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How much do banks use credit derivatives to reduce risk?. Bernadette Minton, Ren é M. Stulz and Rohan Williamson.

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how much do banks use credit derivatives to reduce risk

How much do banks use credit derivatives to reduce risk?

Bernadette Minton, René M. Stulz and Rohan Williamson

slide3
“The new instruments of risk dispersion have enabled the largest and most sophisticated banks in their credit-granting role to divest themselves of much credit risk by passing it to institutions with far less leverage.”

Allan Greenspan

the issue
The issue
  • Tremendous growth in credit derivatives
  • Credit derivatives are understood to be mostly credit default swaps (CDS)
  • How much are they used to manage the risk of banking books?
the approach
The approach
  • Investigate use of credit derivatives by large U.S. bank holding companies
  • Measure extent of use
  • Investigate determinants of use
  • Compare use of credit derivatives to other credit risk mitigation devices
the main result
The main result
  • Very few bank holding companies have CDS positions
  • Those that have CDS positions have them mainly for trading
  • Net buying for hedging is economically very small
  • Why? Market is not and can not be liquid in the names that banks want to hedge
the sample
The sample
  • Federal Reserve Bank of Chicago Bank Holding Database
  • All commercial bank holding companies with assets greater than $1 billion and non-missing data on credit derivatives
  • 1999-2003
  • Exclude banks which are major subsidiaries of foreign companies
characteristics
260 banks in 1999

345 banks in 2003

Very skewed distribution: Average $21 billion of assets in 2003, median $2 billion.

Only 19 banks use credit derivatives in 2003

Characteristics
slide9

CDS users: Percent of BHCs that use credit derivativesN/L All: Notional Credit Derivatives/Loans average across all BHCsNB/L Users: Notional Net Protection Bought/Loans average across all users

the story in 2003
The story in 2003
  • Gross Notional for all banks: ~$1 trillion
  • 26.75% of total loans
  • 17 banks are net buyers
  • Total net notional amount of protection bought is $67 billion
  • Average across net buyers is 2.84% of total loans
alternatives in 2003
Alternatives in 2003
  • 23.19% of banks sell 1-4 family residential loans
  • 3.19% sell C&I loans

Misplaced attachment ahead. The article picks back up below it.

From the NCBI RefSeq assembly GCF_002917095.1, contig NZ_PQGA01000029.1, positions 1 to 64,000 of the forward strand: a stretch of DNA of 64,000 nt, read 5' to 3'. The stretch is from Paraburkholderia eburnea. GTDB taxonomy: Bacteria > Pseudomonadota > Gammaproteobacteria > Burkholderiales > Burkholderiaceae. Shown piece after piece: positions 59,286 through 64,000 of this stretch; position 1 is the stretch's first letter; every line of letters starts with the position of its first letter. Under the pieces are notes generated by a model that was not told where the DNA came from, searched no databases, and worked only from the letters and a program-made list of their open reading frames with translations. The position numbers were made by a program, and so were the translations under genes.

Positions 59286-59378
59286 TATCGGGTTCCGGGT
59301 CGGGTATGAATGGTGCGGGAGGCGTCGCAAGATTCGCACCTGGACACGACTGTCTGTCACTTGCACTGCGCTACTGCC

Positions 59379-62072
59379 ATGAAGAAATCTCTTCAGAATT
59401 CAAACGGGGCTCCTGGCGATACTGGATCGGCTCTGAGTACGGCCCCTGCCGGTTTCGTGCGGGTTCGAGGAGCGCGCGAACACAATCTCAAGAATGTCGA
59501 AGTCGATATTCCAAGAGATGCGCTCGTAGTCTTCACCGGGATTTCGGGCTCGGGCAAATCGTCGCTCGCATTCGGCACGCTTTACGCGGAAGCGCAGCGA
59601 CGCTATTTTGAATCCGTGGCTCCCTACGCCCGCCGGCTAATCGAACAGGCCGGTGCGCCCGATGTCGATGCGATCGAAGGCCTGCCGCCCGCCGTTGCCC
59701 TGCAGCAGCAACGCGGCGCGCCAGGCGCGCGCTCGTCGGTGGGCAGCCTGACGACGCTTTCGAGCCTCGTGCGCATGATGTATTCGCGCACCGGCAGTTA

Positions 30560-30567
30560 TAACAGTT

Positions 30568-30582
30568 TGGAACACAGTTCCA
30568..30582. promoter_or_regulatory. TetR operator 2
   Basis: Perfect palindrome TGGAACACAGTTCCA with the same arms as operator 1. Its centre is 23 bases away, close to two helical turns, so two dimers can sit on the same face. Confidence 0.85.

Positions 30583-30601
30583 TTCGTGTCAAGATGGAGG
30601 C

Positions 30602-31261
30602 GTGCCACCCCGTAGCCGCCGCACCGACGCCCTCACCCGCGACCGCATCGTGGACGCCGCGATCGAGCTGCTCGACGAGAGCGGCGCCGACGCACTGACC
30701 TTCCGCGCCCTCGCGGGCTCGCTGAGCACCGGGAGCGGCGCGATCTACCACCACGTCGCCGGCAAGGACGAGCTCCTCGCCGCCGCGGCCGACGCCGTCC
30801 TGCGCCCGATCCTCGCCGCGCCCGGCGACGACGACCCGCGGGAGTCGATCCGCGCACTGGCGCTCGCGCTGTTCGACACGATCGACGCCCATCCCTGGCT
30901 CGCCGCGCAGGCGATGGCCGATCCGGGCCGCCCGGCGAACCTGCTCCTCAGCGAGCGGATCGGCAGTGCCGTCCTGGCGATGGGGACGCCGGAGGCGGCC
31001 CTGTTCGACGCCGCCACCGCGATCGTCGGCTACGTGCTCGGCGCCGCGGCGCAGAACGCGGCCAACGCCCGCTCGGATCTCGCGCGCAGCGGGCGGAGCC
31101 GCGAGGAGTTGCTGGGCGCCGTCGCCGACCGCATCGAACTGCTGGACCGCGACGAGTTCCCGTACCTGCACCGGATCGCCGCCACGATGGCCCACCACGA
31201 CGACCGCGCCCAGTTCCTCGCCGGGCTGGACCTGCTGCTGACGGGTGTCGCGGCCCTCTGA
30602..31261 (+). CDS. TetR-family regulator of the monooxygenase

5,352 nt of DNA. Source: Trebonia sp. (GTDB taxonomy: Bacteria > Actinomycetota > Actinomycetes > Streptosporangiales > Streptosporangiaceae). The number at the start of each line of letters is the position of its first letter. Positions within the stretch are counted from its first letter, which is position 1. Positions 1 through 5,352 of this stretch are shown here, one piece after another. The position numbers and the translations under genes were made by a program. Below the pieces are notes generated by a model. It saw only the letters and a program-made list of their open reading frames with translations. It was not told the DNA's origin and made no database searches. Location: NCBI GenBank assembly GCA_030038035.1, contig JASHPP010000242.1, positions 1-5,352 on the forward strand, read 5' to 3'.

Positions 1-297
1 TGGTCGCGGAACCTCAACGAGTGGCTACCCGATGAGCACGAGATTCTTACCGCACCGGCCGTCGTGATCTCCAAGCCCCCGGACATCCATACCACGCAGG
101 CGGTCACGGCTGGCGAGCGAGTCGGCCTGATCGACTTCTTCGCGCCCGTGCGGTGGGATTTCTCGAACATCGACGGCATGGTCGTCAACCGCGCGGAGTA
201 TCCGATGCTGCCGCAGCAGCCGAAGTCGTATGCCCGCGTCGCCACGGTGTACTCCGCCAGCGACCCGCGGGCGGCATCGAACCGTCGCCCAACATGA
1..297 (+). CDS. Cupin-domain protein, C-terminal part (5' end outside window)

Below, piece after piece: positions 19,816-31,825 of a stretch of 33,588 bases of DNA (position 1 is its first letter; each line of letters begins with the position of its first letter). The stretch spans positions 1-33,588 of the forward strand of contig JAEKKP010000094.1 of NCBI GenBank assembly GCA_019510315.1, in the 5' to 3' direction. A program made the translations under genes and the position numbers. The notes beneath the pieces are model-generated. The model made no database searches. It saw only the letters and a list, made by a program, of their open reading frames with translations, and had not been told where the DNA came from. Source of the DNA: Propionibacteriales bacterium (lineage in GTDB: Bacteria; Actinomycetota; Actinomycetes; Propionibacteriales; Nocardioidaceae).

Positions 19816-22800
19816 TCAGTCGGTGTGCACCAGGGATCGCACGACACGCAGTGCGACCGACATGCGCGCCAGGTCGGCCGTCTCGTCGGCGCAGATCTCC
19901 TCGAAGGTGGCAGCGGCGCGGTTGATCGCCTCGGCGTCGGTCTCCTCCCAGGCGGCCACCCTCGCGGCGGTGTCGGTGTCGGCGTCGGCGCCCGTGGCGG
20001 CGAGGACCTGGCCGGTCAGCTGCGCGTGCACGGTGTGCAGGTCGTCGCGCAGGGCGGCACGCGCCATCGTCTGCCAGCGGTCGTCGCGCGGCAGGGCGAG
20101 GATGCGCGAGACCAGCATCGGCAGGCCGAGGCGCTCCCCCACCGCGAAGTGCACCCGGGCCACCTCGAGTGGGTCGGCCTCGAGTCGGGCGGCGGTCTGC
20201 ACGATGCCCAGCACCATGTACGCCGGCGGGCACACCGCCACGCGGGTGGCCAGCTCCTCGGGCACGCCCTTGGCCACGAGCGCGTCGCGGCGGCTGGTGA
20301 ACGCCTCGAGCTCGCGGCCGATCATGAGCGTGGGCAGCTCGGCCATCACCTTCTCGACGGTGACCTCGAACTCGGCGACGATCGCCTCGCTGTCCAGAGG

• 12.75% securitize residential loans; 3.19% securitize C&I loans
  • 56.23% use interest rate derivatives
skewed use
Skewed use
  • JP Morgan has gross notional greater than loans: $577 billion versus $219 billion
  • Out of 17 net buyers, 9 have gross protection bought less than 1% of loans
  • Highest net protection bought as % of loans is JP Morgan at 11.74%
  • Next, B of A, but Citi is net seller.
why banks hedge
Why banks hedge
  • Diamond: Banks should hedge all risks in which they do not have a comparative advantage
  • Diamond/Rajan: Banks benefit from leverage. Higher leverage is possible through hedging
  • Schrand/Unal: Hedging increases ability of banks to take risks in which they have a comparative advantage
  • Smith/Stulz: Hedging to decrease PV of distress costs
predictions
Predictions
  • Banks that hedge should:
    • Have less capital
    • More non-performing loans
    • Weaker liquidity
    • Smaller margins
    • Be larger
demand for cds
Demand for CDS
  • Choice: Keep loan and hedge; sell loan directly or through securitization
  • Relationship concerns
  • Adverse selection issues
  • Incentives to monitor
  • Economies of scale in derivatives use
supply of cds
Supply of CDS
  • Adverse selection concerns when bank is better informed
  • Liquidity related to size
  • Advantage of publicly traded debt and equity for price discovery
predictions17
Predictions
  • Banks hedge with CDS when they make large loans to public companies or foreign countries
  • So, banks with more residential loans, agricultural loans, car loans are less likely to use CDS
  • Banks with trading activities would be more likely to use CDS to hedge counterparty risk
is net buying hedging
Is net buying hedging?
  • Maintained hypothesis
  • What about the portfolio diversification argument?
  • It requires banks to take credit exposures using CDS. What would be the point?
banks with net protection buying
Banks with net protection buying
  • Much larger
  • More C&I loans
  • Fewer loans secured by real estate
  • Fewer agricultural loans
  • More foreign loans
  • Lower net margin
  • Same return on assets but higher return on equity
  • Less equity capital
  • Much lower Tier 1 risk-adjusted capital ratio
  • No difference in NPL
  • Have dramatically more trading revenue to assets
substitutes or complements
Substitutes or complements?
  • Banks that use CDS are:
    • More likely to use securitization
    • More likely to sell loans
    • All use interest-rate derivatives
    • More likely to use equity and commodity derivatives
regression analysis
Regression analysis
  • We find that banks with less capital are more likely to hedge with CDS
  • More profitable banks are less likely to hedge
  • Banks with more foreign and C&I loans are more likely to hedge
case analysis
Case Analysis
  • So few banks, we can look at each
  • A number of banks with net buying don’t disclose having net buying to hedge
  • So, we may overstate hedging
so why is the use not greater
So, why is the use not greater?
  • Market is illiquid for names that banks care about most
  • Why? Banks have an advantage with names where they have more information, but this advantage makes the CDS market illiquid for those names
conclusion
Conclusion
  • The economic importance of credit derivatives in hedging the banking book is very limited
  • The economic reason is straightforward: The market is not liquid for the names banks would want to hedge most because information asymmetries are too great for these names